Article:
The Economics of Regenerative Agriculture
Reaping the Rewards of Healthy Soil
Michel Cavigelli is a soil scientist at the Sustainable Agricultural Systems Laboratory in Beltsville, MD. His research focuses on nutrient cycling and agronomic, economic, and environmental performance of diverse cropping systems.
Welcome Dr. Cavigelli to Under the Microscope.
UM: What is regenerative agriculture? How is it different from other approaches, like conventional, organic, sustainable, permaculture, etc.?
MC: It seems to be defined differently by different people. It is based on the goal of regenerating soil which, to me, implies minimizing tillage, maximizing the amount of time there are growing roots in the soil, and adding organic amendments to the soil (manures, crop and cover crop residues). Specific practices that would be considered regenerative include: no-tillage or conservation tillage, cover crops, perennial crops, and increased cropping systems diversity. These practices are in line with the USDA Natural Resource Conservation Service (NRCS)’s soil health principles. A large part of my work is research on a long-term field experiment, the Farming Systems Project (FSP), which is part of the USDA-ARS LTAR Network. There, we have five cropping systems that allow us to test and compare various aspects of regenerative agriculture.
Regenerative is different from organic, because organic is explicitly defined by the National Organic Program of USDA, and prohibits many specific products. However, the philosophical basis of organic agriculture is to optimize soil health, so in that sense, regenerative agriculture shares a common goal with it.
UM: Why are we researching regenerative agriculture? What does it offer that isn’t available in other approaches?
MC: Regenerative agriculture considers the ecosystem services that agricultural systems could provide, in addition to providing food (and fiber). Historically, we focused almost exclusively on food (and fiber) production in agricultural research. Now that there is a broad recognition of the potential of agriculture to also support ecosystem health, I think conventional agriculture is also paying attention to the issue, so I’m not sure the distinction between conventional and regenerative agriculture is that clear. I think regenerative agriculture is defining the direction in which agriculture as a whole has to move. Agriculture needs to find a way to maintain production of food, while reducing its environmental impacts in a changing climate. Regenerative agriculture provides a roadmap for how to do that.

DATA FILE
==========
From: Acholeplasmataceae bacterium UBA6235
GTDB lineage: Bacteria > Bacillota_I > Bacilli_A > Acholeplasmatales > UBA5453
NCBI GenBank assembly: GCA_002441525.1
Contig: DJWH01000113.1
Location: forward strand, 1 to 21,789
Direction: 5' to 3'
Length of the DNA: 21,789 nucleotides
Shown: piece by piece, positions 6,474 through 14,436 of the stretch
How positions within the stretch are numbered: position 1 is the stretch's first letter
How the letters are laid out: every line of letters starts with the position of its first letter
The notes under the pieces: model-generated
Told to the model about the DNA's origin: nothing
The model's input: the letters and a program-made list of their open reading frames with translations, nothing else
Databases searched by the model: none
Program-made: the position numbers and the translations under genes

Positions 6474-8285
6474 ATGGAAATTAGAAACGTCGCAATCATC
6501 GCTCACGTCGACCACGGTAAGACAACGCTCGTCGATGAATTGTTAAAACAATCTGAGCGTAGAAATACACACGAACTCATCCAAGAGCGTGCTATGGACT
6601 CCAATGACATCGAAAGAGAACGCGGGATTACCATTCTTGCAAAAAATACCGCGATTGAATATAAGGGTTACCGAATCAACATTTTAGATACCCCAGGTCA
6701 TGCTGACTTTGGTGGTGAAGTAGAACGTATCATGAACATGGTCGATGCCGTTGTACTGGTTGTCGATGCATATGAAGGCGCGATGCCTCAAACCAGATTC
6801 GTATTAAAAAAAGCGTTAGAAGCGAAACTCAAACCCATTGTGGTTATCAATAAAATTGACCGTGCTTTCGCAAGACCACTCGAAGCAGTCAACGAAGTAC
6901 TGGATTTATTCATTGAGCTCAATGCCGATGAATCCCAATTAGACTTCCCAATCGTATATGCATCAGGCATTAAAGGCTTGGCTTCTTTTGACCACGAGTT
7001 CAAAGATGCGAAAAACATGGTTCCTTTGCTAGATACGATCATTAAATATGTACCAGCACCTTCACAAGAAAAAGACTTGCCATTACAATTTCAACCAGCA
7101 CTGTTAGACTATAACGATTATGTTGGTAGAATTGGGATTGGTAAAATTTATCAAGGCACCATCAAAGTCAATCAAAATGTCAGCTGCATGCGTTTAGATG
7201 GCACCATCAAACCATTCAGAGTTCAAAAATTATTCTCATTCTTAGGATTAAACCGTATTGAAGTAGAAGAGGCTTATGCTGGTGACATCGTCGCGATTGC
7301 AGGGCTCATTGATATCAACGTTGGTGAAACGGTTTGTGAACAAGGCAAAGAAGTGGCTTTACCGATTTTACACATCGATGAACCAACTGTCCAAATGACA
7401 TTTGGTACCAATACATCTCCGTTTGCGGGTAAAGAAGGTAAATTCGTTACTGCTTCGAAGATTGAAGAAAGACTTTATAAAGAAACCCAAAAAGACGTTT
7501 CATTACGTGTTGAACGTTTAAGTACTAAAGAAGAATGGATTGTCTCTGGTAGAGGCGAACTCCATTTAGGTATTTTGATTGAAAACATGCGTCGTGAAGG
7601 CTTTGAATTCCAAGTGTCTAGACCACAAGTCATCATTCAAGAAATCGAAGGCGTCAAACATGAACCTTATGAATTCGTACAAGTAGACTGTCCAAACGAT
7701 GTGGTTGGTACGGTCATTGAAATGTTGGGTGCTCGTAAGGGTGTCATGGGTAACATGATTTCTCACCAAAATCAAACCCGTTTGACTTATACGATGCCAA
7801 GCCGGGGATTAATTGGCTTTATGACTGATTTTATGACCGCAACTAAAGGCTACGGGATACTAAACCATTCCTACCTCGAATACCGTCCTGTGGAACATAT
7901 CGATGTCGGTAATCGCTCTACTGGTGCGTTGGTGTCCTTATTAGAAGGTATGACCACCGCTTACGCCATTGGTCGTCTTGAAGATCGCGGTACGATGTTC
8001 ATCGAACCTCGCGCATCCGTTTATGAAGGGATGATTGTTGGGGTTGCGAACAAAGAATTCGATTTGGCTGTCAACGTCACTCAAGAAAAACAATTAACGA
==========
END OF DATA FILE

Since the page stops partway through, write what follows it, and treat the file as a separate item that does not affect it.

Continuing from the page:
UM: Why would farmers want to practice regenerative agriculture, as opposed to another approach?
MC: I imagine there are many farmers who practice some aspects of regenerative agriculture, but they might not label themselves regenerative farmers. Instead, they think about how to adopt individual practices that fall into the “regenerative” basket. All farmers are probably interested in the long-term health of their soil, since their production depends on it. But they also have short-term interests to attend to in order to make sure that they are around in the longer term. Sometimes those interests compete, and farmers have to find the sweet spot. I think what is appealing is that increasing soil health increases resilience to climate extremes and can help reduce input costs. However, some soil health practices cost more than they pay off in the short term, so they are often a long-term investment.
A research field demonstrates how corn fares under drought conditions when it is grown using conventional tilling. (Photo courtesy of Michel Cavigelli, D5146-1).
UM: Are regenerative practices new, a return to past practices, or some combination of the two?
MC: Many regenerative practices have been around for a long time (millennia, in the case of cover crops, crop diversity, and animal manures; or decades, in the case of no-till). What is new is that we have improved tools and knowledge to better manage these practices. Tractor technology, for example, keeps improving, as does the yield potential of crops. New research on cover crops is helping farmers manage them more efficiently and effectively.